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  • 22nd ITER Council|Project on track for First Plasma in 2025

    The ITER Council, ITER's governing body, met for the twenty-second time on 20 and 21 June 2018 at the ITER Organization in St Paul-lez-Durance. Council Members [...]

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  • Fusion machines | The second-hand market

    Whatever their size, fusion devices are fine pieces of technology that are complex to design and expensive to build. As research progresses and experimental pro [...]

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  • Manufacturing in China | A set of clamps to resist all loads

    China is providing an extensive array of supports and clamps for ITER's superconducting magnet systems—in all, more than 1,600 tonnes of equipment. On 9 June, t [...]

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  • Power electronics | Coaxial cables arrive from Russia

    Thirty-eight reels of cable on 13 specially equipped trailers ... the recent convoy of electrotechnical equipment shipped by the Russian Domestic Agency was the [...]

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  • Conference|Lions and mammoths and cave bears—oh my!

    Separated by less than 200 kilometres in space—but by 36,000 years in time—the ITER Tokamak and the Chauvet Cave may seem to have little in common. But to scien [...]

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Of Interest

See archived articles

Cryoplant

How to install a compressor

In order to properly install a helium compressor skid on its concrete pad, you need to start with a large push broom to sweep away the dust that inevitably accumulates on the pad's surface.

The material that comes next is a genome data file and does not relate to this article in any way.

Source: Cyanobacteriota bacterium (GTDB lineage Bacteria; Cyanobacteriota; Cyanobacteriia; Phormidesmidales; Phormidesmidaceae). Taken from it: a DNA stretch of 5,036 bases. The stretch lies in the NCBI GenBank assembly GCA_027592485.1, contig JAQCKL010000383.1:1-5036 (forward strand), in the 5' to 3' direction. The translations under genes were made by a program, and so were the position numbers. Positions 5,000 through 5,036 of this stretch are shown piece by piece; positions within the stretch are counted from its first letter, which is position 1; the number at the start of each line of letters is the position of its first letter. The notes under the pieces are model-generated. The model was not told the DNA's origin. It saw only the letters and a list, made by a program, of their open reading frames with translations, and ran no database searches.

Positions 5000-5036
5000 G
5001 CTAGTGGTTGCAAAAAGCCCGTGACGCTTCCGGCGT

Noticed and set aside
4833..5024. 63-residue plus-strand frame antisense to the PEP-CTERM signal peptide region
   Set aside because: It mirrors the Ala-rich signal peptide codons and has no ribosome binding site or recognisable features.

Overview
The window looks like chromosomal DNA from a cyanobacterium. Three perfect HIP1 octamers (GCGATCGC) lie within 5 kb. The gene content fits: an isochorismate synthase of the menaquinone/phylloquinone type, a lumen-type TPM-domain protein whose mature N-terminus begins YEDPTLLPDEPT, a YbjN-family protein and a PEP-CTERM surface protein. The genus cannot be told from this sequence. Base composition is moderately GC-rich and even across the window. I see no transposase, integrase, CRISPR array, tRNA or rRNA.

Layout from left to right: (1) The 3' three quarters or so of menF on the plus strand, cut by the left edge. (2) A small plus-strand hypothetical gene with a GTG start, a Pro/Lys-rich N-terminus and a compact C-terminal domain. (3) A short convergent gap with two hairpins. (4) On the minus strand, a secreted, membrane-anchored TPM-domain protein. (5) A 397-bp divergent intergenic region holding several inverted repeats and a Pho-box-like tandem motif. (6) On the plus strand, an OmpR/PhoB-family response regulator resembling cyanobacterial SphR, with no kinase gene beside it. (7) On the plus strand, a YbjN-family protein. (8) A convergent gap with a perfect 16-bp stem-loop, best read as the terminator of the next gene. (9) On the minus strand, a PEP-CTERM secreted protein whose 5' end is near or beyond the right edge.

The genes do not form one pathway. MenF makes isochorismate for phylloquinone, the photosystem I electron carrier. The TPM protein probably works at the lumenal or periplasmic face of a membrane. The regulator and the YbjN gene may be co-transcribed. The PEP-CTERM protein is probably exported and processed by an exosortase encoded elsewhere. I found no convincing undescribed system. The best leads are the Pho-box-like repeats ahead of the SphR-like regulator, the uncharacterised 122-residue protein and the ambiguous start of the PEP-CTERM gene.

The last of the 18 skids will be safely and precisely installed atop their massive four-metre-high concrete pads this week. (Click to view larger version...)
The last of the 18 skids will be safely and precisely installed atop their massive four-metre-high concrete pads this week.
Then come sophisticated laser measurements; a set of steel plates, or shims, of different thicknesses; and, eventually, a powerful telescopic crane to delicately manoeuvre the 20-tonne compressor skid into place.

In the ITER cryoplant, the last of the 18 skids will be safely and precisely installed atop their massive four-metre-high concrete pads this week. Organized in three "compression station trains," each linked to a helium cold box, the compressors will supply the cold boxes with gaseous helium at 21.8 bars and eventually provide the necessary gas flow for the supercritical helium cooling needs of the Tokamak.

The 20-tonne skid comprises the compressor itself, its motor, and different auxiliaries. Perfect positioning is essential to avoid vibrations and difficulties in attaching the interconnections of the ''station trains.'' (Click to view larger version...)
The 20-tonne skid comprises the compressor itself, its motor, and different auxiliaries. Perfect positioning is essential to avoid vibrations and difficulties in attaching the interconnections of the ''station trains.''
Positioning the 20-tonne skid—which comprises the compressor itself, its motor, and different auxiliaries—onto the surface of the concrete pad is an operation that demands millimetric precision, as a slight misalignment could result in damaging vibrations and difficulties in attaching the interconnections of the "station trains."

A pad's concrete surface, however, cannot provide the perfect reference for such tight tolerances. Tiny differences in "altitude" or planarity brought to light by laser measurements need to be compensated by the stacking of shims upon which the skid will rest.

And then the final step: once the skid is in place and anchored deep into the pad's slots, a special grouting—part cement, part resin—is poured to federate the pad and the skid into a mechanically homogeneous structure—a monolith of concrete and steel.


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